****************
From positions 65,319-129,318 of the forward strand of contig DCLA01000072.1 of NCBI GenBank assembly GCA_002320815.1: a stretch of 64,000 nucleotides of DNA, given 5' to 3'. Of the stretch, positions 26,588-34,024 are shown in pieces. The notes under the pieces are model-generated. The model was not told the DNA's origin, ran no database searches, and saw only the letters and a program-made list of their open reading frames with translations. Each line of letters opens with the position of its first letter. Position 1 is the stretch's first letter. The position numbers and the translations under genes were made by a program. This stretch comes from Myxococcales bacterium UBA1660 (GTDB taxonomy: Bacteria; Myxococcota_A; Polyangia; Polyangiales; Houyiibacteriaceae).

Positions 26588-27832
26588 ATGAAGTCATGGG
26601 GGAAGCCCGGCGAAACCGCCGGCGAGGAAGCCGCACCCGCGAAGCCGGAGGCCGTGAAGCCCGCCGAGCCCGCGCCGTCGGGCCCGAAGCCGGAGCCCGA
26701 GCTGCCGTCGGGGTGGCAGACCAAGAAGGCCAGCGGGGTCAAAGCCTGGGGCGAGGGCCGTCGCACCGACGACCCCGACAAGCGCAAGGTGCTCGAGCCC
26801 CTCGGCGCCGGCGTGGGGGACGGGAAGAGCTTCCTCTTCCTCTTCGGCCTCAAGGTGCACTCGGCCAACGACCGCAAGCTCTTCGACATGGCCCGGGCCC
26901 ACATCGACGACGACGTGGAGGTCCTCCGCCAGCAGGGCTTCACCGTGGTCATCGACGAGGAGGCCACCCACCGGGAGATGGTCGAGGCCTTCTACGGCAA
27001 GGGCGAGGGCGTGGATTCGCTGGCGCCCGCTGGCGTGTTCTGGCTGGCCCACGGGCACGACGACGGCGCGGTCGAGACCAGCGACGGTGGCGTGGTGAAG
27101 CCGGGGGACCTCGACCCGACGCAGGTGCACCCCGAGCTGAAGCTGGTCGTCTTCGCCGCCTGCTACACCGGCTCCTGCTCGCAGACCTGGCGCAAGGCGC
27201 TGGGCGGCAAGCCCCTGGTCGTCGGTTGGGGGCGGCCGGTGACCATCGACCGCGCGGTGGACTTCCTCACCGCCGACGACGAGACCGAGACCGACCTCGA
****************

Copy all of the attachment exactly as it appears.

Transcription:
From positions 65,319-129,318 of the forward strand of contig DCLA01000072.1 of NCBI GenBank assembly GCA_002320815.1: a stretch of 64,000 nucleotides of DNA, given 5' to 3'. Of the stretch, positions 26,588-34,024 are shown in pieces. The notes under the pieces are model-generated. The model was not told the DNA's origin, ran no database searches, and saw only the letters and a program-made list of their open reading frames with translations. Each line of letters opens with the position of its first letter. Position 1 is the stretch's first letter. The position numbers and the translations under genes were made by a program. This stretch comes from Myxococcales bacterium UBA1660 (GTDB taxonomy: Bacteria; Myxococcota_A; Polyangia; Polyangiales; Houyiibacteriaceae).

Positions 26588-27832
26588 ATGAAGTCATGGG
26601 GGAAGCCCGGCGAAACCGCCGGCGAGGAAGCCGCACCCGCGAAGCCGGAGGCCGTGAAGCCCGCCGAGCCCGCGCCGTCGGGCCCGAAGCCGGAGCCCGA
26701 GCTGCCGTCGGGGTGGCAGACCAAGAAGGCCAGCGGGGTCAAAGCCTGGGGCGAGGGCCGTCGCACCGACGACCCCGACAAGCGCAAGGTGCTCGAGCCC
26801 CTCGGCGCCGGCGTGGGGGACGGGAAGAGCTTCCTCTTCCTCTTCGGCCTCAAGGTGCACTCGGCCAACGACCGCAAGCTCTTCGACATGGCCCGGGCCC
26901 ACATCGACGACGACGTGGAGGTCCTCCGCCAGCAGGGCTTCACCGTGGTCATCGACGAGGAGGCCACCCACCGGGAGATGGTCGAGGCCTTCTACGGCAA
27001 GGGCGAGGGCGTGGATTCGCTGGCGCCCGCTGGCGTGTTCTGGCTGGCCCACGGGCACGACGACGGCGCGGTCGAGACCAGCGACGGTGGCGTGGTGAAG
27101 CCGGGGGACCTCGACCCGACGCAGGTGCACCCCGAGCTGAAGCTGGTCGTCTTCGCCGCCTGCTACACCGGCTCCTGCTCGCAGACCTGGCGCAAGGCGC
27201 TGGGCGGCAAGCCCCTGGTCGTCGGTTGGGGGCGGCCGGTGACCATCGACCGCGCGGTGGACTTCCTCACCGCCGACGACGAGACCGAGACCGACCTCGA